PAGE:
Sit in a public place and listen to the twenty-somethings at a table near you. Count the filler words. We all have them no matter how many times we were told growing up that the job interview format is allergic to ‘ums’ and ‘uhs,’ , as are most situations that require our public speech or social performance. But there is another filler people of my generation are especially susceptible to, and that is ‘like.’ Unlike ‘um’ or ‘uh,’ ‘like’ is used not only as a means of comparison, not only as means of lightening the weight of a subject before it is introduced into conversation, but it also acts as its own punctuation (whose rules I will not try to determine here).
Some people are only moderate ‘like’ sayers until they get a few drinks in them. Some say it relentlessly. Some people, usually of previous generations, are able to go on a little bit longer, littering their conversation with their own fillers, which might consist of the phrase, ‘you know?’ or ‘you see?’ or ‘you see what I’m saying?’
The peculiar distinction between these fillers and ‘like’ is that they all suggest a desire to be understood, whereas ‘like’ seems to represent a constant insecurity about what is being communicated, without regard to whether or not the other person actually, at any point, understands (and usually when the listener foresees the meaning long before the meaning is actually arrived at).
I’ve always meant to be aware of what I’m saying and to clean my speech of unnecessary words, but a few years ago is when I actually had something akin to a spiritual experience with language. I heard a girl talking to her friend over coffee, struggling through ‘likes,’ the likes of which I’d seldom heard. There were ‘likes’ that had commas both before and after, it seemed. There were ‘likes’ that helped modify other ‘likes.’ There were ‘likes’ that needed turning hands and wheeling fingers to get their points across. There were ‘likes’ that might have been their own alien sentences with ellipses before and after. I could feel the ‘likes’ stealing the heat from her coffee. I could feel the ‘likes’ robbing her of moments she would never get back, all because she felt the need to explain herself with insufficient speech. The sad thing was, had it not been for the ‘likes,’ nothing she said sounded particularly stupid or unthoughtful. It occurred to me that no one else in the world really talks this way. Nevertheless, we North Americans press on through conversations that are killed by non-words before they ever even have the chance to get off the ground.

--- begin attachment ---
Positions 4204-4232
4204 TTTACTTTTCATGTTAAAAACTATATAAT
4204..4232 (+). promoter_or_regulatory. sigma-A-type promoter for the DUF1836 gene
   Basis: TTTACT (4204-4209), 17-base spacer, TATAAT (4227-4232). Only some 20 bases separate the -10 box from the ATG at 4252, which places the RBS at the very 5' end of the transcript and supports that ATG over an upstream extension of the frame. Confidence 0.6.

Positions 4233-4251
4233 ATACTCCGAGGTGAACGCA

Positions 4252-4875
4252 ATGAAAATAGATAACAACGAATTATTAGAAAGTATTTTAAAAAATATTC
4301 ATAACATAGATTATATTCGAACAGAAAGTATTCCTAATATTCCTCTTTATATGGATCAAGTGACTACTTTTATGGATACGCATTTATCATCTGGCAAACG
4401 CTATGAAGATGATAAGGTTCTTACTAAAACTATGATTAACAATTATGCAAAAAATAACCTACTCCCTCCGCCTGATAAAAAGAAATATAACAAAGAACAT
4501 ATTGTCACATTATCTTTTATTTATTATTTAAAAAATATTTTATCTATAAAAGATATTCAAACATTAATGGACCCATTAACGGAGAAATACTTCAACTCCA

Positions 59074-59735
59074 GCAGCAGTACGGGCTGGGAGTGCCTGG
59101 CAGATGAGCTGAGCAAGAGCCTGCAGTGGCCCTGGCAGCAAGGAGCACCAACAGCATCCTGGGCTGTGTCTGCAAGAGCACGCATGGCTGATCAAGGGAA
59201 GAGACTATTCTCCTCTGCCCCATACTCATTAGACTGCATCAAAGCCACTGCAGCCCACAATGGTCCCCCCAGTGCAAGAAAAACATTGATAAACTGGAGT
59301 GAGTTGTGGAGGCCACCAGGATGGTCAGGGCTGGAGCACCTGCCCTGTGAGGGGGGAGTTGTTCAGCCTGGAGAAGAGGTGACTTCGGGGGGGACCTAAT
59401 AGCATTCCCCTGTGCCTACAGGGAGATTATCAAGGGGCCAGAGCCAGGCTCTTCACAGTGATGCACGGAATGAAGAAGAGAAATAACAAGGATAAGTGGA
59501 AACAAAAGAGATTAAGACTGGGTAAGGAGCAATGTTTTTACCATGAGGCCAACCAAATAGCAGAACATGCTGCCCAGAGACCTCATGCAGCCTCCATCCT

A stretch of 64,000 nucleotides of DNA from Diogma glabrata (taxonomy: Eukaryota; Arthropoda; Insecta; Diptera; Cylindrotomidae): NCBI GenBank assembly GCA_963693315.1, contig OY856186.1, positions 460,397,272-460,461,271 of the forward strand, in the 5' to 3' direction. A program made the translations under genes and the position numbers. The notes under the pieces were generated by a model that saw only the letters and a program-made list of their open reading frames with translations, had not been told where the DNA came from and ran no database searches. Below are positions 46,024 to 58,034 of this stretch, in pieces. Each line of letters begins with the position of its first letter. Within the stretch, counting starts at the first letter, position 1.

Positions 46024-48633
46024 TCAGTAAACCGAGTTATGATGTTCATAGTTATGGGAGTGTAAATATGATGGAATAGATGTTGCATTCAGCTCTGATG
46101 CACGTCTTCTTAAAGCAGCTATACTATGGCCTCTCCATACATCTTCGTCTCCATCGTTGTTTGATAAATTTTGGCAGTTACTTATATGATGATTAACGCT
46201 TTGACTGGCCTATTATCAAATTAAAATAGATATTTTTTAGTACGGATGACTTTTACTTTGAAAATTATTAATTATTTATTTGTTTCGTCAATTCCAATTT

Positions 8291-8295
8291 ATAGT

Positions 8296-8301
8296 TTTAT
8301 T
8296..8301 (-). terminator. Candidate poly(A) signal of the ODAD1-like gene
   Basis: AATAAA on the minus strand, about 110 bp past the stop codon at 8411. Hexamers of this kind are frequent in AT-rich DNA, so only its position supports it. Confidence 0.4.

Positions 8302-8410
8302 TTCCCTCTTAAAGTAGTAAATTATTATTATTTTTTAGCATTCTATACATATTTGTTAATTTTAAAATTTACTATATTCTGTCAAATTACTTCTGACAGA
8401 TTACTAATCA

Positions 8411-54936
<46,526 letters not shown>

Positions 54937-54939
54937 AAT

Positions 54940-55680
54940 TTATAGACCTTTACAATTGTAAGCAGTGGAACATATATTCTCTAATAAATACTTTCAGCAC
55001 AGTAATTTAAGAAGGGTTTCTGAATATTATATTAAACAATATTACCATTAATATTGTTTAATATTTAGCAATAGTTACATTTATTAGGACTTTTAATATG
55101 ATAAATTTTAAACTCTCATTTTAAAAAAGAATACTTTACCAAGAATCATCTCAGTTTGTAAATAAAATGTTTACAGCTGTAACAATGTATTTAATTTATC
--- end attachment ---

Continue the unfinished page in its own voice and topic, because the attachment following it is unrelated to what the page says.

From that day, I set out to stop using the word where it wasn't appropriate and promptly failed. It’s a battle. I’ll not be entering any 12-step programs but will resolve myself to shrugging.
Not only do I think it’s important to emit the word from conversation for the sake of cleanliness, but I think speech patterns riddled with fillers are both representative of the thoughts that carry them while reciprocating that inability to articulate back into the brain. In other words, speech peppered continually with the word ‘like’ not only indicates one’s inability to think, but it trains one not to think.
Filler words can be caught like any virus, just like an idea, concept or a habit. By speaking to others in a way that doesn’t require thought, we teach others how to stop thinking. By composing our speech to not only an adequate level but a noble level, we train ourselves to be noble and provide an example for others.
Life after ‘like’ is not only a life after filler words—a life after ‘ums’ ‘uhs’ and ‘you knows’—but it’s also a life that seeks form and unity of expression.